Tia Brazda (Pizza Express Holborn, May 2) – London Jazz News
Growing up in Vancouver, Tia Brazda says “singing and writing became like companions” that she still has to this day. Coming to London to promote his new album When I get low With a gig at Pizza Express Holborn on May 2, she talks to LJN about her discovery of jazz as a teenager, how singing helps overcome emotions, and her English heritage. Preview of Rob Adams:
Tia Brazda can’t wait to make her London debut at Pizza Express Live in Holborn on Monday May 2 – and take a trip in a black cab.
The Canadian singer with a distinctly seductive vocal timbre will promote her latest album, When I get weak (Flatcar Records), on which she mainly focuses on songs written between the Great Depression and World War II. It’s an era that makes easy comparison to today’s world, but while the album, at first glance, might have a dystopian theme, Vancouver-born Brazda turns it into an uplifting, dreamy experience. and nostalgic with a touch of courage.
Singing was a vocation from an early age for Brazda, who says she did her first solo performance at her local church when she was four or five years old.
“As far back as I can remember, I’ve sung,” she says. “I was trying to write my own songs in elementary school and growing up mostly as an only child, I had to find creative ways to entertain myself. Singing and writing became like companions to me – and they remain so to this day.
At the end of her adolescence, she made her first discovery of jazz, Ella Fitzgerald, who became the singer she tried most to imitate. At the same time, countless hours of listening to Erykah Badu, Norah Jones and Sarah McLachlan guided her writing.
“I was analyzing their lyrics and their song forms – writing them down and looking for patterns,” she says. “I also read a lot of interviews with them and thought their lifestyle sounded like something I would enjoy. I knew I wanted to travel to a lot of places and meet a lot of interesting people when I was there. grew up – and now, thankfully, that’s exactly what I do.
Her distinctive voice has brought Brazda recognition – literally – ever since she turned professional and honed her sound in Toronto clubs.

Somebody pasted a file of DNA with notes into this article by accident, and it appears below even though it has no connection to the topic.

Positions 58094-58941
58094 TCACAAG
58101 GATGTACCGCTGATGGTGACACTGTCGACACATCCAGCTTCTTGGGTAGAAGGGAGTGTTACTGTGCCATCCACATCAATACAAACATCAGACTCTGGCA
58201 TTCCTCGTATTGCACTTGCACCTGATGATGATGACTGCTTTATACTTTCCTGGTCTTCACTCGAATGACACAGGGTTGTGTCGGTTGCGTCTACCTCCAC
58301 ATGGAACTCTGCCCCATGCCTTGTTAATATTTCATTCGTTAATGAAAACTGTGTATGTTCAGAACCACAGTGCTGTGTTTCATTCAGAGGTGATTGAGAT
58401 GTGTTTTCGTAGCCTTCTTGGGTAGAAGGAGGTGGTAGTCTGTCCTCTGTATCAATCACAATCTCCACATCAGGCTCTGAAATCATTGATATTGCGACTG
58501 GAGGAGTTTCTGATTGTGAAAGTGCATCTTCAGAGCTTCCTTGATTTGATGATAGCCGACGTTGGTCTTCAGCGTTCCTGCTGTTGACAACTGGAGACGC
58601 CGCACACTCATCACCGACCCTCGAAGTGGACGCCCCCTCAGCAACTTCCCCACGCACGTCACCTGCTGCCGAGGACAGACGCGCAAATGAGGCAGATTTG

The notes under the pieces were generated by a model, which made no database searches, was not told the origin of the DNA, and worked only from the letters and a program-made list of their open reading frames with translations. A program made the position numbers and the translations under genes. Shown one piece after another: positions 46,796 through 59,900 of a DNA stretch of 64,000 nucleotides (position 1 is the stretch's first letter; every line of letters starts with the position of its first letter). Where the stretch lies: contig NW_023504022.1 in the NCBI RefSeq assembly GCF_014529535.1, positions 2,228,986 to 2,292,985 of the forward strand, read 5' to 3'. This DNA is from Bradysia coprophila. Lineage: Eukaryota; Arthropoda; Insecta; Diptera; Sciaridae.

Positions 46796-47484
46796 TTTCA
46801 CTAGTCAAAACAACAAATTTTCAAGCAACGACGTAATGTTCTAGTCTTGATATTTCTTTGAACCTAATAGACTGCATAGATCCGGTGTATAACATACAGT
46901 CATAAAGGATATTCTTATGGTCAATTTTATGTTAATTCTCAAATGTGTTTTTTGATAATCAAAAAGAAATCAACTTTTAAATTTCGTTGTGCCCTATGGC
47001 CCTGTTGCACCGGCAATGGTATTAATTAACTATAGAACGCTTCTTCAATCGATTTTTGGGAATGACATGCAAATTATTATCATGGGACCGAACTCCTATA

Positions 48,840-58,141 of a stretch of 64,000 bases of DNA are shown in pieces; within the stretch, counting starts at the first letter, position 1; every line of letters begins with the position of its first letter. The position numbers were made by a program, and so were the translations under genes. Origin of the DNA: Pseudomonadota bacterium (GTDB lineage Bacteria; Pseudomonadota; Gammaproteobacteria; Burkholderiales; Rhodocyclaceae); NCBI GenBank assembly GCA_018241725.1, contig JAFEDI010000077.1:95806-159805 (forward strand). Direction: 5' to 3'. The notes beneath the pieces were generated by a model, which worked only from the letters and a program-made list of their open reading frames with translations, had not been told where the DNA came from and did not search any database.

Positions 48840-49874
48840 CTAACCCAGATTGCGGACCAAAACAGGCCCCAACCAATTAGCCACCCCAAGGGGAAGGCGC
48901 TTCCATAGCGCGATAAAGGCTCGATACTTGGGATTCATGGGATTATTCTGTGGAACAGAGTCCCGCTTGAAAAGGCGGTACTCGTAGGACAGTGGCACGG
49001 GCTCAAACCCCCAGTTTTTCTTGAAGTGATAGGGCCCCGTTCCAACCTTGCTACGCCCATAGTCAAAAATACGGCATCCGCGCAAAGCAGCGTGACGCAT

“A lot of people have always told me that they know me by my voice – whether it’s speaking or singing – and I’m more than okay with that because I think it never hurts to stand out,” she says. “At the end of the day, I just try to be the best singer I can be – as they say, beauty is in the eye of the beholder. I’m incredibly grateful to the people who come to my shows – they’re the reason for which I can continue to do what I love.
Brazda made his first recording, an EP titled cabin fever, in 2012. It made a quick impression, reaching number 1 on the Canadian iTunes charts. Three years later, his first full album, Headbandfollowed suit and by 2016 his singular take on the jazz swing style – described as a “hip pastiche” – was established enough to earn headlining status at the Montreal Jazz Festival.
The songs she sings – whether their own or interpretations of existing songs – are usually extensions of her current mood.
“I especially like songs that paint a picture, or even create a short film in my mind when I hear them,” she says. “For my new album, When I get low, which are mostly selections from the Great American Songbook, each song has helped me in some way to endure the past two years. For me, connecting with a song is either expressing feelings I didn’t know I had, or magnifying and helping me sort through what I already feel.
On her Pizza Express date, Brazda will be joined by a quintet made up of Canadian and local musicians – pianist charlie flinttrumpeter Byron Wallenguitarist Wes Carrollbass player Chris Adrian and drummer Morgan Childs – who were chosen to help Brazda bring the songs to life.
“The most important thing about performing, for me, is that I connect emotionally with others,” she says. “I hope people leave my show feeling seen. If I can lift their spirits or if they leave with a greater appreciation for jazz, then that makes me happy too! My grandmother was from England , so it’s a bit of a heritage trip for me besides being there for work. Besides checking the usual landmarks, I plan to walk around and explore downtown. Find somewhere nice to have a tea and take in the scene – but I also love your taxis and can’t wait to see the city that way too!”
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CONNECTIONS: Tia Brazda website